An Overview of the Starlark language

Starlark is a small programming language, designed as a simple dialect of Python and intended primarily for embedded use in applications. Some people might say it’s a bit like Lua with Python syntax, but I think there are many interesting bits to discuss. The language is now open-source and used in many other applications and companies. As I led the design and implementation of Starlark, I’d like to write a bit more about it.

What it looks like

Here’s a code example:

def fizz_buzz(n):
  """Print Fizz Buzz numbers from 1 to n."""
  for i in range(1, n + 1):
    s = ""
    if i % 3 == 0:
      s += "Fizz"
    if i % 5 == 0:
      s += "Buzz"
    print(s if s else i)


I told you it looks like Python. Actually this is valid Python 3 code as well as Starlark code.

Like Python, it is a dynamically typed language with high-level data types, first-class functions with lexical scope, and garbage collection. But it’s much simpler than Python and most Python features are not supported.

In my experience on a large codebase with tens of thousands of developers, most people are comfortable using the language, without having to learn it first.


The language was designed with the following principles in mind.

  • Deterministic evaluation. If you execute the same code twice, you will get the same results. In Python, the code won’t be deterministic if it relies on the output of functions like “id”, “hash”, if it iterates over a hashtable, if it has race conditions, or if it measures the execution time.
  • Hermetic execution. During the execution, the code cannot access the file system, network, or even look at the current date. You may be able to execute untrusted code.
  • Parallel evaluation. In Python, import order as each import is evaluated successively and they may have side effects. In Starlark, modules can safely be loaded in parallel. The data shared across multiple modules becomes immutable, to ensure the code is always thread safe.
  • Simplicity. The language is small, the language specification is short. The number of concepts is relatively limited, so that new users should be able to quickly read and write code. We removed multiple pitfalls that are present in Python.
  • Focus on tooling. As the code base grows, it becomes important to be able to analyze and edit the Starlark code automatically. When a language is too dynamic, it can be hard to refactor and migrate the existing code. In Starlark, it’s easier to do static analysis and have stronger guarantees than in Python
  • Python-like. Python is a very popular language and its syntax is well known among developers. Starlark was designed to feel familiar to reduce the learning curve and make the semantics more obvious to users.

We get lots of guarantees with Starlark, and that’s the main differentiating factor with other popular languages. Some people may believe it’s easy to avoid non-determinism or other issues, but I assure you they frequently happen in large codebases.

Differences with Python

Starlark is much simpler than Python. The library is minimalist: there are about 30 functions, a few types, and methods on lists, strings and dicts. Of course, when embedding Starlark, the host application can provide additional functions.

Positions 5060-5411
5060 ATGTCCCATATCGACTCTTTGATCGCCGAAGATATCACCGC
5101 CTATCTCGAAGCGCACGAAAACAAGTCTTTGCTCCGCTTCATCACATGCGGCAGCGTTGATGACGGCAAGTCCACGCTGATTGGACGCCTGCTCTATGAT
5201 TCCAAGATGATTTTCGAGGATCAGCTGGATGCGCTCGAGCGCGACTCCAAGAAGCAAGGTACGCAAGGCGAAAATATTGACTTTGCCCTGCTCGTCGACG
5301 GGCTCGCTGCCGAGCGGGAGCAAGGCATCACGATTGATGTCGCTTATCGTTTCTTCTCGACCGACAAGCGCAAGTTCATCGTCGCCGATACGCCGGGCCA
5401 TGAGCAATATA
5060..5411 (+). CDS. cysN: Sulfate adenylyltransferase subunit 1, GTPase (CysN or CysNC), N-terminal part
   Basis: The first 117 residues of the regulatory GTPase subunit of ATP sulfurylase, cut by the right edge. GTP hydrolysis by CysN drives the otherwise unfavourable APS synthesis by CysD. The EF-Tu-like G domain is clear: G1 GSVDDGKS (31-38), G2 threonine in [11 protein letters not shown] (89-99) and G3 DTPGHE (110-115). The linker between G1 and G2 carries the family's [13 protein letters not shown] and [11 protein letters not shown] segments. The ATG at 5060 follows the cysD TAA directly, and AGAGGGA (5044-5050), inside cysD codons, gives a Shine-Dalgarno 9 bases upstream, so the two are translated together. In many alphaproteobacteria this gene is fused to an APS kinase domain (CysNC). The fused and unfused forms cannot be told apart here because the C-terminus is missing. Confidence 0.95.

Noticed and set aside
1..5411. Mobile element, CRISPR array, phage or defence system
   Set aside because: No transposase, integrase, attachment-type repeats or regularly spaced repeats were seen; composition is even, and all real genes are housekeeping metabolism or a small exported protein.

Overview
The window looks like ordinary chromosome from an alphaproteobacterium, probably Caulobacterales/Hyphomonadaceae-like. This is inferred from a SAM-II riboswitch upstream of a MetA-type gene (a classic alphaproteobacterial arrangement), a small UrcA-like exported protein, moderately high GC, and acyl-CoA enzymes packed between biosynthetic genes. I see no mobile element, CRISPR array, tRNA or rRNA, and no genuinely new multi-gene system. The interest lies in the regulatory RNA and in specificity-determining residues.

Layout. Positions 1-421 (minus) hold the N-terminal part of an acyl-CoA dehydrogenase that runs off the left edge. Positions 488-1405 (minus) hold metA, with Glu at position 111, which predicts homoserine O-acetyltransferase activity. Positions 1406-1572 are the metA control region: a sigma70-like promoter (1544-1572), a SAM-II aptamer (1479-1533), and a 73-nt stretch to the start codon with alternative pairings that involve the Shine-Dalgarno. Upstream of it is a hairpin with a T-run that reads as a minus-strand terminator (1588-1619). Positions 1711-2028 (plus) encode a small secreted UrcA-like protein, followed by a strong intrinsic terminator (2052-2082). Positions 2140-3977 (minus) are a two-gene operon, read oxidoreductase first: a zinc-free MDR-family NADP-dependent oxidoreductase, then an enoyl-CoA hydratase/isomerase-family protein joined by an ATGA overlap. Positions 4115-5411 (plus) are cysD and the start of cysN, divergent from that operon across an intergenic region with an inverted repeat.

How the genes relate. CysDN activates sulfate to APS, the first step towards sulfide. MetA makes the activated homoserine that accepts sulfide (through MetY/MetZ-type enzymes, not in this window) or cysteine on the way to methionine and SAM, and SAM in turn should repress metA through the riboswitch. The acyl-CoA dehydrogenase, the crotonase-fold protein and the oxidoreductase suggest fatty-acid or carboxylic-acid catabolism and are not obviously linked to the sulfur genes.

Some differences with Python: There are no exceptions, no “while”, no “yield”, no “is”, no reflection. Global variables cannot be reassigned. Iteration order is always specified. Implicit string concatenation is not allowed. This list is not exhaustive. For more information on the topic, see the Language Design page.


People often use Starlark as an extension language (similar to Lua), or as a configuration language. Starlark is available as a library, to be used from other applications. There are currently three implementations of Starlark, in different languages:

  • In Java (part of the Bazel codebase). This was the original implementation. It is used for Bazel and a couple of Google projects, but it doesn’t have a stable interface.
  • In Rust: It is maintained by Facebook. See the [Starlark-Rust announcement](the Starlark-Rust announcement). It is used at Facebook for their build system, Buck, as well as multiple other internal tools.
  • In Go: It is used by many open-source projects and companies, such as IBM, Stripe (skycfg), Chromium (lucicfg), Cruise Automation (isopod), the Go debugger Delve, and many more.

Why did you create Starlark?

Historically, all the code in the Google codebase was built using Makefiles. As the codebase grew, people wrote Python scripts to generate the Makefiles, using a relatively declarative syntax. Around 2007, Bazel was created and it relied on the Python interpreter to understand the build scripts. After we faced scalability, performance and maintenance issues, we needed a language that provide much stronger guarantees. I started the language design and implementation in 2015. In 2017, we migrated all the Python build scripts inside Google to Starlark (hundreds of thousands of files). To help the migration, we decided to keep the language as similar as possible to Python.

If you plan to use Starlark in your application, I’d love to hear it. If you face adoption blockers, I’d love to hear it as well. I’ve just created a Starlark subreddit for news and discussions although I don’t know yet how useful it will be, but I’ll monitor it.


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